Banal as they may be, clichés exist for a reason. My favorite? Life is a journey. And when it comes to reproductive health, the adage rings true. Thankfully, we’re seeing a significant shift in this area of wellness, with supportive resources and professionals carving out a space for women to feel empowered. With more functional medicine and holistic health care, we have a lot more power in our hands, encouraging us to take the lead in our own reproductive health. Of course, this also has to be met with an unfortunate dose of reality.
We’re at a pivotal and terrifying moment in our country’s history as it relates to women’s health. We still have a desperate need for communities where women can feel comfortable pursuing the best care possible. In other words? The call to prioritize our individual health and focus on reproductive health has never been more important. To know how we can best prioritize our reproductive health ASAP (like, today), I spoke with a range of health professionals for their best tips you can start practicing today, regardless of your family planning, future goals, or age. A brief disclosure: The purpose of these expert-backed tips is to inspire you to pursue the health care, future, and life that is truly for you. With that, here are expert-backed tips you can do today to improve your reproductive health.
1. Educate yourself
According to Jess Ford, a Los Angeles-based full-spectrum doula, education is the #1 thing we can do to improve our reproductive health. “For a long time, women haven’t been the priority in the health care system, so knowing all your options is key,” she said. Educating yourself is a common theme the experts I talked to all agreed with. Why? Education allows women to hold autonomy over our bodies and how we choose to exist in them.
Ford has many go-tos for trusted, accessible information. For one, Dr. Aviva Romm, author of Hormone Intelligence, offers a combination of natural medicine with a Western approach, specifically for women. Ford also recommended companies like Loom (a sexual and reproductive health education platform) and Tia (a holistic health care experience designed specifically for women) for accessible information and support.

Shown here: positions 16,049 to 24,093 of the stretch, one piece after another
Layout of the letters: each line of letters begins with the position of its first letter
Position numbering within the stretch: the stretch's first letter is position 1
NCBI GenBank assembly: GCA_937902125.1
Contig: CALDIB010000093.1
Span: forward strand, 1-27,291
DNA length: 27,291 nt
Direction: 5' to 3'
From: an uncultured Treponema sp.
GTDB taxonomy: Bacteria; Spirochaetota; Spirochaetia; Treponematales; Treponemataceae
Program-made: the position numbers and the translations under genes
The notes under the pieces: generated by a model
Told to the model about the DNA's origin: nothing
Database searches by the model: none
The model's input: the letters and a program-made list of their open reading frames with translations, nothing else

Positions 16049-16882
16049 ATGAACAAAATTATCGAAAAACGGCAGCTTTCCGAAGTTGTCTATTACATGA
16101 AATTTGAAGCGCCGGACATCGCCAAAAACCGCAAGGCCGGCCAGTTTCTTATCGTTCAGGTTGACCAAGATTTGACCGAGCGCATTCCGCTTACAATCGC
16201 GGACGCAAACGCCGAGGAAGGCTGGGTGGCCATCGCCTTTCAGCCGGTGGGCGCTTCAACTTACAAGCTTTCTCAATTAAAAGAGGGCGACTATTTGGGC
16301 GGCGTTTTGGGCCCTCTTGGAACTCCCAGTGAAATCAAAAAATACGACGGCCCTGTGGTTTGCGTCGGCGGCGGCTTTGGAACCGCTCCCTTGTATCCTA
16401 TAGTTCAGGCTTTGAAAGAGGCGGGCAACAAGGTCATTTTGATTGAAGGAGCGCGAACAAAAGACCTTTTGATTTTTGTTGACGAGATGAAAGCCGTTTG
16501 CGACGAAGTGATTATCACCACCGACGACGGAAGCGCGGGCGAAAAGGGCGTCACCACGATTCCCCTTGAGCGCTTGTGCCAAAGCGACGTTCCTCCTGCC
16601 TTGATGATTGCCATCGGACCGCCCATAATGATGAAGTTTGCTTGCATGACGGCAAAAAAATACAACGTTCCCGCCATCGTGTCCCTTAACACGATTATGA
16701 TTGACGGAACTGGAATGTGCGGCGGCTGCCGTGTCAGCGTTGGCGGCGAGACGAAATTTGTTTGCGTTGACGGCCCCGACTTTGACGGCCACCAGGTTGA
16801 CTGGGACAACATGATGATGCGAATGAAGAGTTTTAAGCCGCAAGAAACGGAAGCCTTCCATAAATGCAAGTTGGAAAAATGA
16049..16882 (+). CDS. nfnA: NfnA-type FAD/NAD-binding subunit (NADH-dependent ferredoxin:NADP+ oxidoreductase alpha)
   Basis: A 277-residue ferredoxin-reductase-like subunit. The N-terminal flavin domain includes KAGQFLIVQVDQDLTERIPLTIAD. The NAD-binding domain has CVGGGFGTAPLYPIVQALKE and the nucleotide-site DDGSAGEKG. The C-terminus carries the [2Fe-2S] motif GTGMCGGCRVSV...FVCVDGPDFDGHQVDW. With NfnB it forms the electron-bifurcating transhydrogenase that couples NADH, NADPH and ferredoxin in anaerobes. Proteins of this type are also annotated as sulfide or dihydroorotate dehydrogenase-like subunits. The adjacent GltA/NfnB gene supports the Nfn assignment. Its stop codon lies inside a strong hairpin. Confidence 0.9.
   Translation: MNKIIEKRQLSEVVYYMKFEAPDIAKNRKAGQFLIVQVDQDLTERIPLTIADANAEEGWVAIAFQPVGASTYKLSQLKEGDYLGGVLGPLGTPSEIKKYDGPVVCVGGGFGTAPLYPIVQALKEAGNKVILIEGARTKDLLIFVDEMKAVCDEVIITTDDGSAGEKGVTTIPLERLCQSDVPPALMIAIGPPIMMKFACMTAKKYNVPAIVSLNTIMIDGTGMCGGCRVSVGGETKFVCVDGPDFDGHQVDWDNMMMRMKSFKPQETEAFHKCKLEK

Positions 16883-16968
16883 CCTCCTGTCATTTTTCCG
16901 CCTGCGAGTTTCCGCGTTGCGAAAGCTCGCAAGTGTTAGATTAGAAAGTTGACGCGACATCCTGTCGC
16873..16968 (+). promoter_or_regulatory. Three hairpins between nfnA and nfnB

2. Focus on diet
Food can influence essentially every part of our health—from our energy levels to our sex lives—and the experts I spoke with were adamant about putting what you eat at the top of your “prioritize now!” lists. “Food is a prime determinant of the health of both the egg and sperm, supports detoxification, and can help improve mental health,” explained Ami Chokshi, a fertility & IVF health coach (just to name a few benefits!).
But restrictive eating is never the answer. Instead, Sarah Bradford, the founder of LUNA Mother Co. and core rehabilitation specialist, said a few simple lifestyle changes are best. “Start by focusing on eating a high-fiber, whole foods-based diet, limiting caffeine and alcohol, quitting smoking (if applicable), and getting around 150 minutes of moderate exercise per week.” She also recommended eating at regular intervals (every two to three hours) to help regulate blood sugar and hormone levels.
3. Work with your doctor to have a birth control or safe sex plan that’s best for your body
Birth control is a complicated topic, but you should find a doctor who will work with your preferences, body, and goals to find an option that’s best for you if pregnancy prevention is one of your current (or permanent) goals. “When I was growing up, I was only told there was one option, and we weren’t educated about the side effects. For me, this is why education is power,” Ford said.